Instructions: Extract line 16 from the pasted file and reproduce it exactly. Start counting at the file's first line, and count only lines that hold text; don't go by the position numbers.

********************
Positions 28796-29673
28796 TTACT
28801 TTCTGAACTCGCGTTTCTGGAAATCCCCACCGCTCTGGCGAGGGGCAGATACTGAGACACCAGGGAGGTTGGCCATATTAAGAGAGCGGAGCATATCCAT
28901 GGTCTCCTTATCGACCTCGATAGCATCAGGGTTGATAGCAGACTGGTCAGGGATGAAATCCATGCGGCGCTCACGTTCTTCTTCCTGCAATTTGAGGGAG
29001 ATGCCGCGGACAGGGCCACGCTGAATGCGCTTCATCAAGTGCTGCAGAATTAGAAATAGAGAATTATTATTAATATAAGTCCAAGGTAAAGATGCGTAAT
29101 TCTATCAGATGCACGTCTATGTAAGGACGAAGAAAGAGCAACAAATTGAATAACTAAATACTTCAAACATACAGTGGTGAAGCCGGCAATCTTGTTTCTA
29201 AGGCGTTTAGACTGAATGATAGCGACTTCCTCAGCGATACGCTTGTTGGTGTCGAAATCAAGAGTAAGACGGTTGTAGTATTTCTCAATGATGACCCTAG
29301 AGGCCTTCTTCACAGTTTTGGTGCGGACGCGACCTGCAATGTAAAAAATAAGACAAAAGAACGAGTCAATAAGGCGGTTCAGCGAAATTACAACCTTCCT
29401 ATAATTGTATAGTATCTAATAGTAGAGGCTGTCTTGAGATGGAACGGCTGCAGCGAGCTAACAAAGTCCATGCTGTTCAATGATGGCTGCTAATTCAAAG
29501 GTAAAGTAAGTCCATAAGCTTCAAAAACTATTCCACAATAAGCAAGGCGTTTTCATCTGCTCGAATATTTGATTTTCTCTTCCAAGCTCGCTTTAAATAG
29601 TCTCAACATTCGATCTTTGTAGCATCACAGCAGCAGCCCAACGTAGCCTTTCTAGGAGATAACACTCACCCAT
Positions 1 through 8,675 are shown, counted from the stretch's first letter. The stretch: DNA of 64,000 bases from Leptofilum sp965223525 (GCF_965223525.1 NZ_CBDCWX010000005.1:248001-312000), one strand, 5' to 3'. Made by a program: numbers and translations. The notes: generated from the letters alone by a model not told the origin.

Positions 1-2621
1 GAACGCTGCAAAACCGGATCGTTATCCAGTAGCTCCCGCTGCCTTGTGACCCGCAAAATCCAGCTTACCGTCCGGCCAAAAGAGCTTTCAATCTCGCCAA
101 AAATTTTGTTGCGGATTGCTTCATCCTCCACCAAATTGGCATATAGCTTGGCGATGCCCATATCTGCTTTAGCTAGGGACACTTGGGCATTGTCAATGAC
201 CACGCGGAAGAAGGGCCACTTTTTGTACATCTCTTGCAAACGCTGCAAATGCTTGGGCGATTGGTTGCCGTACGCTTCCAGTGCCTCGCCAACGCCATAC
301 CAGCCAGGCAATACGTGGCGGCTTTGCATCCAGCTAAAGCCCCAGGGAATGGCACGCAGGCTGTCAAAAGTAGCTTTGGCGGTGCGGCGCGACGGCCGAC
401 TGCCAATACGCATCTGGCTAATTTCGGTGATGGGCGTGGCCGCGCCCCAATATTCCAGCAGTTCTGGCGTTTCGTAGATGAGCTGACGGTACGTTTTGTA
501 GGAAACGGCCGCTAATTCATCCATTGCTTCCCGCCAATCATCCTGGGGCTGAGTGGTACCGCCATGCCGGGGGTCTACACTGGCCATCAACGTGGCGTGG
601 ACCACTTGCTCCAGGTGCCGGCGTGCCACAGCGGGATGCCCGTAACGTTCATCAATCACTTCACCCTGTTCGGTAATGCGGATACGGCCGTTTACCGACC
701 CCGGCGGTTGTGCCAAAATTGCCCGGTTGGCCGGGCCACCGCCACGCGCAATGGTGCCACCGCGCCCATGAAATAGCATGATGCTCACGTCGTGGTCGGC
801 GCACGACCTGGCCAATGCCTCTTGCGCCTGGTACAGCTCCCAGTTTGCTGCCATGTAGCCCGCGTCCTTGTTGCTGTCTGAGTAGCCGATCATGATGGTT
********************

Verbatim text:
201 CACGCGGAAGAAGGGCCACTTTTTGTACATCTCTTGCAAACGCTGCAAATGCTTGGGCGATTGGTTGCCGTACGCTTCCAGTGCCTCGCCAACGCCATAC